Workers at a production line of lithium-Ion coin batteries at a factory of the battery manufacturer Varta in Noerdlingen, Bavaria, Germany, 20 July 2020. EFE-EPA FILE/LUKAS BARTH-TUTTAS

Taliban sitting on a treasure trove of lithium as China lurks

Kabul, May 31(EFE).- The Taliban government is sitting on vast mineral reserves in Afghanistan in the form of lithium deposits which remain untapped due to decades of conflict in the country, drawing the interest of foreign investors, especially the Chinese.

“A recent survey conducted by the previous government showed that the discovered mines of lithium in Afghanistan are worth more than $3 trillion,” Ashiqullah Hamkar, an engineer employed at the Ministry of Mines and Petroleum, told EFE.

Most of Afghanistan’s lithium reserves are located in the eastern provinces of Nuristan and Kunar and southwestern Helmand, while smaller deposits can be found in other parts of the country.

Following the withdrawal of the United States-led NATO from Afghanistan and the Taliban’s return to power, China sees a special oppotunity in the extraction of lithium and has conveyed its interest.

The Taliban government has previously mentioned that Chinese Company Gochin expressed its interest in investing $10 billion in lithium extraction in Afghanistan.

Recently, the Ministry of Mines and Petroleum told media that several other countries are also ready to explore the sector.

However, some experts are of the opinion that the Chinese investment could undermine Afghan interests, especially as Beijing lacks skilled professionals and technical experts in this field.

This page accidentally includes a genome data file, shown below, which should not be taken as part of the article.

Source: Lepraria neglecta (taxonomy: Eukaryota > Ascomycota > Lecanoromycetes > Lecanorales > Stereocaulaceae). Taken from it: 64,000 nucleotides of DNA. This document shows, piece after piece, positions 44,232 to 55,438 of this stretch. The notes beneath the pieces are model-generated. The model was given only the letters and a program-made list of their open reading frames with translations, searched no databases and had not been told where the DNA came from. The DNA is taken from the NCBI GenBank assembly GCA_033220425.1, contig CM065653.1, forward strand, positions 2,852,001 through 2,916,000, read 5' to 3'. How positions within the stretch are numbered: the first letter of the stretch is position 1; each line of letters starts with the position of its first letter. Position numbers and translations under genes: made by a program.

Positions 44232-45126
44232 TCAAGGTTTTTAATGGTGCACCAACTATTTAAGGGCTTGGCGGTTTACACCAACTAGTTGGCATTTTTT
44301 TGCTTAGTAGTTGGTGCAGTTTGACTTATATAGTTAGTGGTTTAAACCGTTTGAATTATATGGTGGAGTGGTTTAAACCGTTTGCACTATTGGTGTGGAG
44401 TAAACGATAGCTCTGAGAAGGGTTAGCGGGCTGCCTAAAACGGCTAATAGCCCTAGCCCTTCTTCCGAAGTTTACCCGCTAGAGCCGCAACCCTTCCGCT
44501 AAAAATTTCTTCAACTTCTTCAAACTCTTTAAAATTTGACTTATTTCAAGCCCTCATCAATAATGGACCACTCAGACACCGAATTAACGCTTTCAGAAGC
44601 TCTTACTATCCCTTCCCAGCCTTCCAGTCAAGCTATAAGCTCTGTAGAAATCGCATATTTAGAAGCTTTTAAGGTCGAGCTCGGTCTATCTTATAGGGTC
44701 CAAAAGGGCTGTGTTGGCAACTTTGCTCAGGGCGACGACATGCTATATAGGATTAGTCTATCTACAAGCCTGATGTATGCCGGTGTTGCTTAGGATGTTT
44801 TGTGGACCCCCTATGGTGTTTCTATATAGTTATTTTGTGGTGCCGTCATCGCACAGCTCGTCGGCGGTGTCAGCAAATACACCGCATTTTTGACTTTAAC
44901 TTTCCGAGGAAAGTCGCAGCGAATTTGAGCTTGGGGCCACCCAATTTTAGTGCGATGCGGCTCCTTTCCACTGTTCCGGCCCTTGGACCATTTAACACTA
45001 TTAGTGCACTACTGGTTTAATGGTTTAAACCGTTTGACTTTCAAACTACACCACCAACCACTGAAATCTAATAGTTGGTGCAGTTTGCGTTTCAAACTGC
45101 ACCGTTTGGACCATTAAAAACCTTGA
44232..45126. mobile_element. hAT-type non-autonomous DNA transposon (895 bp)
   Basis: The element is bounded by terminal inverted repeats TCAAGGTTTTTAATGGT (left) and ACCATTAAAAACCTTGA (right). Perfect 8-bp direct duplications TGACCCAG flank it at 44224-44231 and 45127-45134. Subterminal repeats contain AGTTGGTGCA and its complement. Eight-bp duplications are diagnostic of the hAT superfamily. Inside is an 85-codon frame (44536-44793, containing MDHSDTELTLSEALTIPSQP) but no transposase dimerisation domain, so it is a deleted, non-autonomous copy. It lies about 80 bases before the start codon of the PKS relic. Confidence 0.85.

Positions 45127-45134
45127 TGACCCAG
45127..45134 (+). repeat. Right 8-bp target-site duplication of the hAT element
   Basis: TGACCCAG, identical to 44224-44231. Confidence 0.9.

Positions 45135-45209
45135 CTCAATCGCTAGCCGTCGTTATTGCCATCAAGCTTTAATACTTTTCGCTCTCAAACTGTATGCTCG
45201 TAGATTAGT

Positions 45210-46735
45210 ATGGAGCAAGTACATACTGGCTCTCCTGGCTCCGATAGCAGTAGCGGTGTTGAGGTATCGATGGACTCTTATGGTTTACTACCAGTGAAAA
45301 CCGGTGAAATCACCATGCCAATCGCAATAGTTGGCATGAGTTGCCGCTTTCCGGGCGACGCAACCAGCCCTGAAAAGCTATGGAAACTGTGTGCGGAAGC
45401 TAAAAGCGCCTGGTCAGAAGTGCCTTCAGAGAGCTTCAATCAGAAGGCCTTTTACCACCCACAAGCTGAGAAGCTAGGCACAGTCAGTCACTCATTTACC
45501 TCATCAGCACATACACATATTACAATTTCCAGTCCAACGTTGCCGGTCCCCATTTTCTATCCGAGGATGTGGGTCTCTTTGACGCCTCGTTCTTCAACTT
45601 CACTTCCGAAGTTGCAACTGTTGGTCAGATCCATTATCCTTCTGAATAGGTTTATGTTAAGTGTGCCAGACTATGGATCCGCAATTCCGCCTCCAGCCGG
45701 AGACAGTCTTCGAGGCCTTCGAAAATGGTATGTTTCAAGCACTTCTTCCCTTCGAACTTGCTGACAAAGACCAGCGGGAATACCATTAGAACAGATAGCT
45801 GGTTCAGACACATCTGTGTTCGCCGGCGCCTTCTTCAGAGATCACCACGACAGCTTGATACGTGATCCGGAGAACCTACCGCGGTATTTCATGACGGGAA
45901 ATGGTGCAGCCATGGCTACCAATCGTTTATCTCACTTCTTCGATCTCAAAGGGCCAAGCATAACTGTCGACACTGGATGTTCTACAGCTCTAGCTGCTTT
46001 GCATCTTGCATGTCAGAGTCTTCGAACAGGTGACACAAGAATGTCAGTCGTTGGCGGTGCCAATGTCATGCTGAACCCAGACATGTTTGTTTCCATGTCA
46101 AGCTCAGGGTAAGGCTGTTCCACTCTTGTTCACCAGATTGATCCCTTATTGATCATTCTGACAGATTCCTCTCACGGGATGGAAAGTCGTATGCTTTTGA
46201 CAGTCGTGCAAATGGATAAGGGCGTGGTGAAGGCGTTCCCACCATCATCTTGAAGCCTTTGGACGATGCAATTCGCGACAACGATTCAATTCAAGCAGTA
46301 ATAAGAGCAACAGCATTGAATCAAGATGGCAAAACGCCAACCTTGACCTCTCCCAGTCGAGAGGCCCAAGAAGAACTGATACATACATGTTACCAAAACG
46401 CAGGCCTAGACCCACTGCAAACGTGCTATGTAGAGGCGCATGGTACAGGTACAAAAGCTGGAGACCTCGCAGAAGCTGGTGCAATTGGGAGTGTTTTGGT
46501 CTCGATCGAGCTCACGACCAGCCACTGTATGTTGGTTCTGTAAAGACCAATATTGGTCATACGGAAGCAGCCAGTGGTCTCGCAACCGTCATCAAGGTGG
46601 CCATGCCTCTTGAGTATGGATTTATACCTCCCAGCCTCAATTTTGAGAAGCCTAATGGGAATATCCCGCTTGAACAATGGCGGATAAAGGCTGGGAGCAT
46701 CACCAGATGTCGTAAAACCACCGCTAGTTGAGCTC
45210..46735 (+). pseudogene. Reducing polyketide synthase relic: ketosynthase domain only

“Contracts with China will not be beneficial to Afghanistan. The Chinese, at best, will get the contract and sit on it to keep control of the supply and prices of lithium,” economic analyst Noorullah Azizi told EFE.

While the Taliban government appears keen on signing multiple contracts with China in exchange for support and recognition on the international stage, experts believe Beijing will exploit the deals to serve its own interests.

“Looking at the recent contracts, it seems they will award lithium contracts also to China. Depending on only Chinese investment is dangerous for both economic and political aspects, (…) therefore we have to have other options as well,” Azizi said

Eiraj Faqiri, another economic analyst, underlined that the country’s takeover by the Taliban had made Afghanistan vulnerable to economic exploitation by China.

“Economics and politics are not separate anymore. A huge investment will benefit China, while Afghanistan would be the center of rivalry among superpowers,” Faquiri said.

“The other concern is the Taliban’s violation of human rights and extremist ideas. If the Taliban find enough financial resources (…) they will not be pressurized anymore and will continue violating rights, especially those of women,” the analyst added.

The Taliban government has claimed that the processing of the lithium deposits would be done within the country, and the Chinese investment would result in over 120,000 direct and a million indirect jobs as it would also involve other infrastructure projects.

Lithium, an important component in new-age batteries, is mostly used in manufacturing of mobile phones, vehicles, computers and drones, among other devices, and the demand for the mineral is expected to surge in the next few years.

In this regard, Afghanistan’s deposits could play a crucial role in the geopolitical developments of the region.

“If the Taliban handle the technical aspects of the contract well and invite other countries’ companies to invest, it will be a boost for Afghanistan’s economy. It is noteworthy that Afghan lithium is of better quality compared to other parts of the world,” Yasin Rahimi, an expert in the mining sector, told EFE. EFE